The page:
I’ve said it before, and I’ll say it again: If you’re writing for young readers, your old stuff is just a goldmine. And by “old stuff,” I mean anything that allows you to connect with who you were as a teen or fifth grader or college freshman, etc.
When I wrote my first YA, A BLUE SO DARK, I dug through all the old spiral-bound notebooks I filled with poetry throughout high school. Not only did it help me get back into the right teen voice, a few of those poems actually worked their way into the finished book (tweaked a bit to fit the events of the novel).
Last year, I bumped into this gem–it appears to be an old school project (I’m thinking I was about 8 when I did this, since that’s when I learned cursive) in which I invented a superhero. My creation?
When Susan is not being super, she is mild-mannered Susan Crawford:
Here I am brainstorming Super Susan’s abilities:
And here’s my short piece on Super Susan:
Susan’s true superpower? According to that last paragraph, it’s kindness.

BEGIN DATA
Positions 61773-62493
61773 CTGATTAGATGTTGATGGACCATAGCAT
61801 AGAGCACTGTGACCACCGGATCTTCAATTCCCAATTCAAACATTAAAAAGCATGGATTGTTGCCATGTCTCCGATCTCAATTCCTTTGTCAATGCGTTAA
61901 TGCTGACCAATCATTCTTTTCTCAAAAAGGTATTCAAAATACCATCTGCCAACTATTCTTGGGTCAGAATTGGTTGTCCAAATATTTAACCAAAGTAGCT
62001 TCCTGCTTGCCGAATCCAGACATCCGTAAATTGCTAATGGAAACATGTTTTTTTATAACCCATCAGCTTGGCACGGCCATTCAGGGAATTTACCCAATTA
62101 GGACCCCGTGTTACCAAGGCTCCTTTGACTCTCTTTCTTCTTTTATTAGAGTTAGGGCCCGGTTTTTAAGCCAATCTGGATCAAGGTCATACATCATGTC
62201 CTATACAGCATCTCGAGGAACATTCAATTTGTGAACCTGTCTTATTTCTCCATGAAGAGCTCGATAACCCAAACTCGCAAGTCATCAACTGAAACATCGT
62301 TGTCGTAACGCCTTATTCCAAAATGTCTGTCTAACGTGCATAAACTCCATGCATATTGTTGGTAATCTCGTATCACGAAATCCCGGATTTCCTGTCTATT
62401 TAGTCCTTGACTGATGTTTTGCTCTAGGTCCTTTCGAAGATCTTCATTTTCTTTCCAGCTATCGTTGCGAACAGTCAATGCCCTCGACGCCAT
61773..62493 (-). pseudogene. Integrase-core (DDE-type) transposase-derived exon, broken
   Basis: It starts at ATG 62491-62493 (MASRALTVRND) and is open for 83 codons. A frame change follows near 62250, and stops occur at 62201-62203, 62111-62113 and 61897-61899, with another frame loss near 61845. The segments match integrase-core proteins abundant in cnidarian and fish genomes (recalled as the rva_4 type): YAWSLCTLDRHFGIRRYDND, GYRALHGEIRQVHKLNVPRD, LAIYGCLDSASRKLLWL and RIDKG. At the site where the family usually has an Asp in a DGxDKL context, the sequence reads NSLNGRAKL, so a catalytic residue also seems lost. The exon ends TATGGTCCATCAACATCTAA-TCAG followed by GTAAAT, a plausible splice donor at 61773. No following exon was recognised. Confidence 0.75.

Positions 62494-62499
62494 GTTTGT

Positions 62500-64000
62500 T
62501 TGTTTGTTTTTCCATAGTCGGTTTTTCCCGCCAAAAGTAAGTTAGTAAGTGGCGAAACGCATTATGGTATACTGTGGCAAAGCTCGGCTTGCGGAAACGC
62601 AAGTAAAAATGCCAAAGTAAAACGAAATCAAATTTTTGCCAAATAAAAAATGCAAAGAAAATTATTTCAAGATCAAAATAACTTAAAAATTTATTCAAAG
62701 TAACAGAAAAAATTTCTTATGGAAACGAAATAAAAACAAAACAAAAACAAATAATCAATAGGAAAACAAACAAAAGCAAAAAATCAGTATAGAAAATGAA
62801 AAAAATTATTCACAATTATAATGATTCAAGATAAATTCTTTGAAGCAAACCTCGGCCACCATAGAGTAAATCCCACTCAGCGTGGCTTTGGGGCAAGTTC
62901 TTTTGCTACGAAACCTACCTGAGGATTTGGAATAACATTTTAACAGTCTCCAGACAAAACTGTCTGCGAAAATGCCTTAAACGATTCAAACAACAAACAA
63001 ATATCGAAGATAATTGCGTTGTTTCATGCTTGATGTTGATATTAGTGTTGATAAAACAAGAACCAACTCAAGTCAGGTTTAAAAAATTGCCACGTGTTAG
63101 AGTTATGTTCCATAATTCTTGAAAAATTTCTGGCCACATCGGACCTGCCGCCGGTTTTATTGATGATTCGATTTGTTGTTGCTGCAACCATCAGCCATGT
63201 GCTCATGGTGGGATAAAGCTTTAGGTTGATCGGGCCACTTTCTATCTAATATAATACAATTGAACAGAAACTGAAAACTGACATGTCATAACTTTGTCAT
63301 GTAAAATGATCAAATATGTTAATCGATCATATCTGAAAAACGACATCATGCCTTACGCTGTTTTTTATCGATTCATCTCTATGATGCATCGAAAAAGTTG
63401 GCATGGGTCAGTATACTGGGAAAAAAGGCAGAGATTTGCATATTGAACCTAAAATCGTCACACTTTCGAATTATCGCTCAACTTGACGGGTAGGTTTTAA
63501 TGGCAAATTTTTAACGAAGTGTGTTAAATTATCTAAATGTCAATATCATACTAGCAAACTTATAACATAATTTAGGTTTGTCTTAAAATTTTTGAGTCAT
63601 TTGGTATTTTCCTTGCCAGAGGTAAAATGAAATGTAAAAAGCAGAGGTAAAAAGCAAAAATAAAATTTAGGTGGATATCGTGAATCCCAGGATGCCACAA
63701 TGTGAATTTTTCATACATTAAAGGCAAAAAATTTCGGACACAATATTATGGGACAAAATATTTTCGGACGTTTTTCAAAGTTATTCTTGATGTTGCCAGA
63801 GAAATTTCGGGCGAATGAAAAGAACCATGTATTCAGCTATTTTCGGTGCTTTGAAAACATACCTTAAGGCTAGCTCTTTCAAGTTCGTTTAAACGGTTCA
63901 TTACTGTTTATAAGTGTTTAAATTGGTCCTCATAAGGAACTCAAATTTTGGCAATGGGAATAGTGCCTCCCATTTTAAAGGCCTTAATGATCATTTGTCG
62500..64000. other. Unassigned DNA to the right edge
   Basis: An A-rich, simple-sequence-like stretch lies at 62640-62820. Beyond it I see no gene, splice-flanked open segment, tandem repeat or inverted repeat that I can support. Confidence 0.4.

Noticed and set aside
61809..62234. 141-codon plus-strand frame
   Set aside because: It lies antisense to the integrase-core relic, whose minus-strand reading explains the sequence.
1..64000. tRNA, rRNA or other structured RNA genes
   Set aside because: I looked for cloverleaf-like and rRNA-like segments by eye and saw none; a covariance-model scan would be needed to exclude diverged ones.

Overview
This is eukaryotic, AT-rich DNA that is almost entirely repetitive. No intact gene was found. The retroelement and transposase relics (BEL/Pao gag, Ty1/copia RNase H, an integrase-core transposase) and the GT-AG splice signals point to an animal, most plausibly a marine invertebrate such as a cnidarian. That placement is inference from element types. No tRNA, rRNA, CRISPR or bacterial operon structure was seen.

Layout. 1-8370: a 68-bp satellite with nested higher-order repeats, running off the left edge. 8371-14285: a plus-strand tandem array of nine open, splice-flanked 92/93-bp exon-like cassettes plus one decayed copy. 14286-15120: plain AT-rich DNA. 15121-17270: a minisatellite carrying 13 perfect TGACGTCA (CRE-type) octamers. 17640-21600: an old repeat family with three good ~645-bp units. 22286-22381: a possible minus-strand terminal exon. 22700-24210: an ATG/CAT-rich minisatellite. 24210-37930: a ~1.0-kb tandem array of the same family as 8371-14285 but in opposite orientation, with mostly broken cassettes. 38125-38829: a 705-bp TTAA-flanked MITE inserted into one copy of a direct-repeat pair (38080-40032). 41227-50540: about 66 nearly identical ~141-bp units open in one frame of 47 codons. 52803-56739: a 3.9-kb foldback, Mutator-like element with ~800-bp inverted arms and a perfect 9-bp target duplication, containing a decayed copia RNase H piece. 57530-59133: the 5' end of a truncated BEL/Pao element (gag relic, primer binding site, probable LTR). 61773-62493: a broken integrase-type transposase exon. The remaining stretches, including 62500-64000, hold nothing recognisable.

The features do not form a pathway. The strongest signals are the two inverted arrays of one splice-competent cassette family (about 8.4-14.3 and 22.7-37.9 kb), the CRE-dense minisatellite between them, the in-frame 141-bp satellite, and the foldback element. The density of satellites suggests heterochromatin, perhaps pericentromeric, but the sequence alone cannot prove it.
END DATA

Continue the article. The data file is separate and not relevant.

I got such a kick out of this, and I wanted to give other young writers an opportunity to invent a superhero of his or her own. The end result? A brainstorming journal:
In this journal, young writers will not only create a new superhero, they’ll also learn the basics of crafting strong characters, building solid conflict, and finding an emotionally satisfying story conclusion.
The journal also asks writers to consider how their characters change. Taking a page from the Super Susan book, the journal encourages writers to give their heroes a chance to show kindness to their enemy. By showing kindness, writers can see how those heroes and enemies can actually find common ground, maybe even join forces.
I hope your young writers come up with something amazing. Well–actually, I don’t hope. I know they will. Snag your own copy here.